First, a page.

By Roddy

Passwords, pah! Old-fashioned, insecure. Don’t cha just hate ‘em?

Well no, they’re OK, especially if handled thoughtfully and used with varied user identities (see more on this at the bottom of this post)

Yes, experts (notably Microsoft) have been predicting or promoting the abandonment of passwords as an access control method for many years, but here they still are. Sure, you’ve got your Multi-Factor Authentication tokens, biometric identifiers, Authenticator apps and SMS confirmations, but there are complexities and weaknesses will all of these, making each of them unsuitable for particular types of people or uses. And for most people, all these controls are channelled through one device, their mobile phone, which they carry with them and use in public all the time. If a miscreant gets hold of your phone and overcomes the single authentication barrier – a passcode, facial recognition (proven to be defeasible), or fingerprint (also defeasible) – they can access your text messages, emails and apps. They can then can overcome all those additional controls.

The UK’s National Cyber Security Centre (NCSC) has good advice on managing and using passwords. The key points of this, for individuals, are:

  • Choose passwords which you can remember easily so that you don’t have to write them down
  • Don’t reuse passwords for any important services, such as online banking
  • Make sure that they are long enough to make brute-force attacks unlikely to be effective in a reasonable timescale – years, ideally centuries.
  • Even if you choose a long password, don’t include any easily guessed elements, such as your name or birthday or the name of the online service or website.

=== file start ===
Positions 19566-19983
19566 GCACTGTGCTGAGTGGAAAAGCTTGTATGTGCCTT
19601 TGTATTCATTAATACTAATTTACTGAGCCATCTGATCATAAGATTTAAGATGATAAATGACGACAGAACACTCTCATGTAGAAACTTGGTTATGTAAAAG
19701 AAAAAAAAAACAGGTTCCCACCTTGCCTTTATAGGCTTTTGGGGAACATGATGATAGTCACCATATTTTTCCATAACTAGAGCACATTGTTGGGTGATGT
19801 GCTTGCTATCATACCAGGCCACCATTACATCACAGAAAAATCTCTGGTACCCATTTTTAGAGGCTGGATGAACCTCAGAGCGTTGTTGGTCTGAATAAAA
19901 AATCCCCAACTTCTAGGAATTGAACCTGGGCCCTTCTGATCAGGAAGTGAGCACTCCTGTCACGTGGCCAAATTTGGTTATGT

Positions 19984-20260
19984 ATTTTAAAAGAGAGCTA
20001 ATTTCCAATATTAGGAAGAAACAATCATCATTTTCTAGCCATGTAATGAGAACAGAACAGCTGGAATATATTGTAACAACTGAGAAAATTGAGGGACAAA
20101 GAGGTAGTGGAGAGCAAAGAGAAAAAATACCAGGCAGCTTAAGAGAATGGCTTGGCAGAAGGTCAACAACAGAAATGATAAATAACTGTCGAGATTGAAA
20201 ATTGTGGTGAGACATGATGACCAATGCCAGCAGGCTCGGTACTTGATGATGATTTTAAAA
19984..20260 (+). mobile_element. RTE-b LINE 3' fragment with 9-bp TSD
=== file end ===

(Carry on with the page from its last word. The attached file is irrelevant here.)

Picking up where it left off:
• Don’t replace a password unless you think that it has been exposed.

There is an argument for password complexity – using as wide a range of characters as possible – but the arguments against this are stronger. The length of the password affects its security more than its complexity does and using a complex character set makes the password harder to remember.

There is no theoretical weakness in a sufficiently long password (at least 12 characters) which is just ZZZZZZZZZZZZZZZ or 99999999999999, if an attacker only uses brute-force methods. Stumbling on a correct password of 12 zeros could take just as long as finding one of 5678123978788745. However, any competent attacker attacker will use additional methods, including trying obvious password strings, like ‘password’ or repeated character strings. So a password of 12 Zs probably isn’t actually a good one.

You can make your login controls even more effective if you vary your user identities (your login names) too. You can have lots of email addresses, either as separate accounts (especially on free services like Gmail or Hotmail) or as aliases on one account. If an attacker has to guess both your user name and your password to gain access to your account, their problem is squared.

You probably don’t want to add to the burden on your memory by having a separate email address for every login page but it is very helpful to have separate ones for important services, i.e. ones were your personal security or money are at stake. Online financial services, like banking, will probably already give you a unique identifier but you can do the same thing on a shopping site or a social media platform by using a unique email address. Stay safe.